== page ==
How to Deter Cats
Deterring cats is very similar to deterring unwanted urban wildlife. Aim to discourage the animals from finding your yard comfortable if they should pass through.
- Though it is not illegal to feed free-roaming cats, if you do not want them in your yard or house, do not allow them access to food. Do not feed your cat where other cats have access to its food, and do not leave dog food out at night where cats can get to it. Cover trash cans securely.
- If you feed birds, clean up often under the feeder to deter ground-feeding birds and mice. Consider placing an electronic device, such as CatStop, near the feeder. These devices emit a sound that birds don't hear and cats don't like.
- Eliminate access to places where cats might shelter, which also tend to be places they would seek to have their kittens. Block access under the house or tightly skirt a mobile home. Block access under sheds and decks. Be sure there is no access into the attic of your house.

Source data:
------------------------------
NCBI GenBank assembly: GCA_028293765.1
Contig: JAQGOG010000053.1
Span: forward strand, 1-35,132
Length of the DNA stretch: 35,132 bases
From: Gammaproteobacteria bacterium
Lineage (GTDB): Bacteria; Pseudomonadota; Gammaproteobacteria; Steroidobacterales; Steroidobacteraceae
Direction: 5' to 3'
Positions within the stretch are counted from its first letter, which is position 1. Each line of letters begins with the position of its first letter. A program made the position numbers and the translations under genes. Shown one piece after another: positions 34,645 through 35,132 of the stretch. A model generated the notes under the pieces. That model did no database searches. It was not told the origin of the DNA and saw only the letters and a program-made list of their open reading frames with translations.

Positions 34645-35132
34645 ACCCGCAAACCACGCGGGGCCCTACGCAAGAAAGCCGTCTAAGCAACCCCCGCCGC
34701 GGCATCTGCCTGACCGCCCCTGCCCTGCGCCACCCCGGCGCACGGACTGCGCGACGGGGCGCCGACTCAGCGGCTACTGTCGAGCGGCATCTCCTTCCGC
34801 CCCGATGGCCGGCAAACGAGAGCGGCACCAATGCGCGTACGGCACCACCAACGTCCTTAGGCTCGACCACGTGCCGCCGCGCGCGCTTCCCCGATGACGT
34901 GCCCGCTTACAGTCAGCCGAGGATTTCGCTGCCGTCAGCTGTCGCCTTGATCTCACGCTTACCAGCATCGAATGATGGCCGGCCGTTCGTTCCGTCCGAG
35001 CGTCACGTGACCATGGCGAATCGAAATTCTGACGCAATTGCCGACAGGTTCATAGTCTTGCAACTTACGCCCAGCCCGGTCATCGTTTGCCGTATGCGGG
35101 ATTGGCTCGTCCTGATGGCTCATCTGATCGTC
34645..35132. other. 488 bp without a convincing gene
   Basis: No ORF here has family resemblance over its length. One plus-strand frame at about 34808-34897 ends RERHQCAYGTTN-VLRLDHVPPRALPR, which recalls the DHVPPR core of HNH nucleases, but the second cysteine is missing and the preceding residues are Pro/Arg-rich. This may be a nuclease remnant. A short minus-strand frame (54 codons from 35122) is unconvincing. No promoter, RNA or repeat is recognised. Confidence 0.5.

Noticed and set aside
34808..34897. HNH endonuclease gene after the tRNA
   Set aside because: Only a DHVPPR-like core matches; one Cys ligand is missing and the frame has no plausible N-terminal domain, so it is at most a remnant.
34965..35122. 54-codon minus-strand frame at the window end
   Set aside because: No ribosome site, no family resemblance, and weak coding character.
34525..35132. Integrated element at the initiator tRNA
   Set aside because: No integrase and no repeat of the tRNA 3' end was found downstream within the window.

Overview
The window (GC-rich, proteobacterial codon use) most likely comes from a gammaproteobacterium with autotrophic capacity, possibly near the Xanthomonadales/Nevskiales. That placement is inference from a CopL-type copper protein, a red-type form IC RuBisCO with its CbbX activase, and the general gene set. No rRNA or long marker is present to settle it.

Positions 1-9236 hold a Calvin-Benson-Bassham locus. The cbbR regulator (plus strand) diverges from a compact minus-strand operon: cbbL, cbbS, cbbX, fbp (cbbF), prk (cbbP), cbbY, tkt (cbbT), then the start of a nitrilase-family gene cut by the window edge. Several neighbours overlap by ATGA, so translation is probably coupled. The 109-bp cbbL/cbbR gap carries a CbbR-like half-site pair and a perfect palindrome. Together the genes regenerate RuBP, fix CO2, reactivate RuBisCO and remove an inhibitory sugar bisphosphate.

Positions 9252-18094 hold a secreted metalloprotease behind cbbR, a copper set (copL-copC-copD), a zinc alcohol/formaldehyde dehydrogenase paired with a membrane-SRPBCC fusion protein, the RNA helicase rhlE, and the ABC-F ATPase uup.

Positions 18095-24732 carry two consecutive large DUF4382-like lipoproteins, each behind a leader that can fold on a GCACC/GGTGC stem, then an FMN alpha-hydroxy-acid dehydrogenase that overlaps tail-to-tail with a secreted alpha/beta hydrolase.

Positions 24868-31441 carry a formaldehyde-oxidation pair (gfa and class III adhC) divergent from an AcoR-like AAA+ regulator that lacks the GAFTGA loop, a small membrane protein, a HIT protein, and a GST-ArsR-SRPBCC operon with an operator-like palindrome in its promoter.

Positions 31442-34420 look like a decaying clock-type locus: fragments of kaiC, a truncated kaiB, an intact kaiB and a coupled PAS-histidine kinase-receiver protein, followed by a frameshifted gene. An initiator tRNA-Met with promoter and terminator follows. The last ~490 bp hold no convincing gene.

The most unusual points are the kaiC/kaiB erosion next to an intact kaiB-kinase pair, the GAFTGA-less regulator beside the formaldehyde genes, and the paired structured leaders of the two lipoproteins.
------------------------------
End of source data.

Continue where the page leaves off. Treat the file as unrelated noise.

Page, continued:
- Eliminate brush piles and be sure firewood is tightly stacked.
- Install a motion activated sprinkler (one model is called the ScareCrow). This can be moved around to different parts of the yard. Remember, every cat doesn't have to be sprayed every time. You just want to create an unfriendly environment for them.
- Landscape your yard so there are no areas with loose soil, especially sandy soil. Landscaping techniques that deter cats (most of which also help to retain moisture) include:
- Weed Cloth
- If planting a garden or annuals, cut a hole just big enough to fit the plant.
- If planting annuals or perennials that will be spreading, cut the weed cloth back as the plant matures to allow spreading. Unestablished plants are the most vulnerable to cats' digging.
- If covering with rock or mulch, avoid fine or light grades like crusher fine or pecan shells.
- Chicken Wire
- Bury chicken wire just below the surface to deter cats from digging.